In Romanian, surtitled in French
One can imprison artists and poets in prison; but whatever one does, one cannot gag their ability to transcend the prohibitions to reclaim, in their own way, the enormous incongruity of the situation. In a communist Romania where the daily absurdity rivaled the theater of the absurd, the Romanian-style Stalinist jails are no exception to the rule.
We are in 1959, in Communist Romania cut off from the West and forced to adopt the Soviet model. Literature also has to respond to the new ideological "demands", which the poet Sergiu Penegarou, protagonist of the play, refuses to accept. He likes the surrealists, the unclassifiable writings of Lautréamont and Ionesco's theatre piece The Bald Soprano, that he managed to obtain in order to translate into Romanian. His bohemian spirit and inner freedom do not go well with the standards imposed by the Party on the Writers' Union. He even dares to ironize in his verses the Party's excessive appetite for patriotic poems...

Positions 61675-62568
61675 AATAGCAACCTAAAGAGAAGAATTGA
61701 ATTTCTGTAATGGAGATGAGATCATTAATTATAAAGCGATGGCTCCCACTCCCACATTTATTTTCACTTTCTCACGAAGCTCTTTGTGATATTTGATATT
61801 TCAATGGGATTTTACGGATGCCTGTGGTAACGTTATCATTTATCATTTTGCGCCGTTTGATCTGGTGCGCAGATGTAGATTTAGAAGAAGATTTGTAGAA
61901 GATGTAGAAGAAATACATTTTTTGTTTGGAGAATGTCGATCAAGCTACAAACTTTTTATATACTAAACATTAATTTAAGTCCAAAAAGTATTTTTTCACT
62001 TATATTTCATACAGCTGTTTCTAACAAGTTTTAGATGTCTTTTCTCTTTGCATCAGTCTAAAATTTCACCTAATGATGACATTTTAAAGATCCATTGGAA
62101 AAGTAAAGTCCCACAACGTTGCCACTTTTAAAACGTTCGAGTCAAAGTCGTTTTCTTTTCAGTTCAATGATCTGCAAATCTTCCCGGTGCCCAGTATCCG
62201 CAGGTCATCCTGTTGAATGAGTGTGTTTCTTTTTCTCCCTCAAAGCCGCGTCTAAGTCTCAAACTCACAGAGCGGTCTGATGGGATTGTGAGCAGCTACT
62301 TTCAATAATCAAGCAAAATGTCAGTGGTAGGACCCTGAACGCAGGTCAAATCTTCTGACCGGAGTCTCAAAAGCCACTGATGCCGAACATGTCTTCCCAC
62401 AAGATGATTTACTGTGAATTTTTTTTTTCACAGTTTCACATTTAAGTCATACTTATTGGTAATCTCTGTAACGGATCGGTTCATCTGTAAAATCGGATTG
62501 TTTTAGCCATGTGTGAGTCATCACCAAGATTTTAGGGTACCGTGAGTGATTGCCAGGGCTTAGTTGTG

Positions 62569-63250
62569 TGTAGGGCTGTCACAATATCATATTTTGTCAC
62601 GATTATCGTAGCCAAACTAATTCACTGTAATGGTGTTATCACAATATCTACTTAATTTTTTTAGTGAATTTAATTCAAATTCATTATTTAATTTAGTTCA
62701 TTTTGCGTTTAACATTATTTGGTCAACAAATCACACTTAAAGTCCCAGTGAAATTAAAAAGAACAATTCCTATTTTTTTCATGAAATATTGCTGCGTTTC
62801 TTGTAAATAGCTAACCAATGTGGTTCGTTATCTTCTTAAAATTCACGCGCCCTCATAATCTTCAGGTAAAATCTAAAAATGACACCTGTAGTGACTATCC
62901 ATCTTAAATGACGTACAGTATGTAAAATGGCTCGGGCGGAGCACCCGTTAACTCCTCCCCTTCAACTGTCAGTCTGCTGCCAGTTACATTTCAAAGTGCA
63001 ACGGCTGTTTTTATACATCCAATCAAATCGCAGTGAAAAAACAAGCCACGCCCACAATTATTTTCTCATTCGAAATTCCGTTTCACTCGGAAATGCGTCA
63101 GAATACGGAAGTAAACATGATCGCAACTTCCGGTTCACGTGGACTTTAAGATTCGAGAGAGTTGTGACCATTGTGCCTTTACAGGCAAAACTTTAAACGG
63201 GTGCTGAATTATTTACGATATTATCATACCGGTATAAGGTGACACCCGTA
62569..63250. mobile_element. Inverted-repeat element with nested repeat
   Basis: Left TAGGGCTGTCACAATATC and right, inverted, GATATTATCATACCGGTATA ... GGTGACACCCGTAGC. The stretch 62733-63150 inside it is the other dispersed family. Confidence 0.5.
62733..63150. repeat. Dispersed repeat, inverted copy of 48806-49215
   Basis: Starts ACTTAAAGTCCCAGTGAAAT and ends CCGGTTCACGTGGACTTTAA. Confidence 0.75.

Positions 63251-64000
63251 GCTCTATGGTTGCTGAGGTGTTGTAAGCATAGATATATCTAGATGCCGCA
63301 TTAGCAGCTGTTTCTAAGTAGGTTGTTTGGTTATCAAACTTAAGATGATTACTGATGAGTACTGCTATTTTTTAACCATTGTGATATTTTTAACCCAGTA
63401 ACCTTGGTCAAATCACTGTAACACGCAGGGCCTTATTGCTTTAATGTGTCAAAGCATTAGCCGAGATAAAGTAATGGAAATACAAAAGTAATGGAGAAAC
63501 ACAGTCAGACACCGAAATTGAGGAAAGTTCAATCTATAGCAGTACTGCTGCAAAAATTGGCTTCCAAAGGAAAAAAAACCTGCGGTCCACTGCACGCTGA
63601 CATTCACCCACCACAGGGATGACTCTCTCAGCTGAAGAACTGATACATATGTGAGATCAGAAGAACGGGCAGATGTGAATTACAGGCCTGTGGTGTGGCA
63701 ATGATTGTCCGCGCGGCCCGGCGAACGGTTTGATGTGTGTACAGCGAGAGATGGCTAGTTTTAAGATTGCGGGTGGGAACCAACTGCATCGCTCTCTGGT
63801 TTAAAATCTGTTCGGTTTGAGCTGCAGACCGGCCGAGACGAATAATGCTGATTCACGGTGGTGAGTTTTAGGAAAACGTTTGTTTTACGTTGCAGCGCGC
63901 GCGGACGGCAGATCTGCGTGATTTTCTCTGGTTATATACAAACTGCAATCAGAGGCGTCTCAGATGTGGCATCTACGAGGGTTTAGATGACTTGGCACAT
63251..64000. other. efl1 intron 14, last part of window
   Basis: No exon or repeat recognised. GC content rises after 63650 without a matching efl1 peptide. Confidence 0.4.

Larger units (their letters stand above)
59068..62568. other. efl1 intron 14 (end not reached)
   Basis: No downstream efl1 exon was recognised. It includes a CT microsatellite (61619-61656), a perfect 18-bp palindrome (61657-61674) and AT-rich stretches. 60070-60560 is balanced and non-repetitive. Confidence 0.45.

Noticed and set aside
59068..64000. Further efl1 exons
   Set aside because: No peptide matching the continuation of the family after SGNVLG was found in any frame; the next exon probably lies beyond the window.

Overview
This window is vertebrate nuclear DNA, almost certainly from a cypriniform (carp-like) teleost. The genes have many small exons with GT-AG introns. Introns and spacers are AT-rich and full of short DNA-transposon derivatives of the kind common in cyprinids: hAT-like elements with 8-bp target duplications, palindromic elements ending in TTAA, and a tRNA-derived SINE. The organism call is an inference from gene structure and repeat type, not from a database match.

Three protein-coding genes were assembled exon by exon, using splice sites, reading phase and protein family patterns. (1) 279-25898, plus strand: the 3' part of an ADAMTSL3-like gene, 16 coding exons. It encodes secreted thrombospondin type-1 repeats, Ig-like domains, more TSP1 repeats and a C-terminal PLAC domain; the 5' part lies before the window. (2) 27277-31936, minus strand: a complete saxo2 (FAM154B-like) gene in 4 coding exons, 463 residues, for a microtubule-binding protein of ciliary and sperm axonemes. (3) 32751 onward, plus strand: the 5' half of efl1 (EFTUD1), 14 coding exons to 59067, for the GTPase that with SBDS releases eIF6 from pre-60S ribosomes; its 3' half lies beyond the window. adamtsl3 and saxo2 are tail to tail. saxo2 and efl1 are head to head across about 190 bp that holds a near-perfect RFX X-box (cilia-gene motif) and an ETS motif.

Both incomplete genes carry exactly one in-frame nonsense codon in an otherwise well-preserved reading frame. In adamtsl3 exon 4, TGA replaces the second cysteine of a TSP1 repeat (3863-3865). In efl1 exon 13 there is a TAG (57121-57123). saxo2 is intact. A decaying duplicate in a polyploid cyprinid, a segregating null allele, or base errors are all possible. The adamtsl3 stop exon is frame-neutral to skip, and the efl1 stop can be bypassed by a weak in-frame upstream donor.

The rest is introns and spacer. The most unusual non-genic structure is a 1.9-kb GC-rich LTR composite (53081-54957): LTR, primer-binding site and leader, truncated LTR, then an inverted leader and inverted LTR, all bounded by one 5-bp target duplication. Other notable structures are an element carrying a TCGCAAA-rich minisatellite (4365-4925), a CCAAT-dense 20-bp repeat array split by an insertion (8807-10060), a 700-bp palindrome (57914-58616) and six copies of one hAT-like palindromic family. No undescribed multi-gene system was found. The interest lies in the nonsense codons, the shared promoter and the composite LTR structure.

It is not surprising, therefore, that his translation is refused and that he finds himself on the "black list", forbidden to publish anything. The situation shifts the night when, returning home drunk from a party, Sergiu Penegarou urinates at the foot of the statue of Stalin, in the center of Bucharest.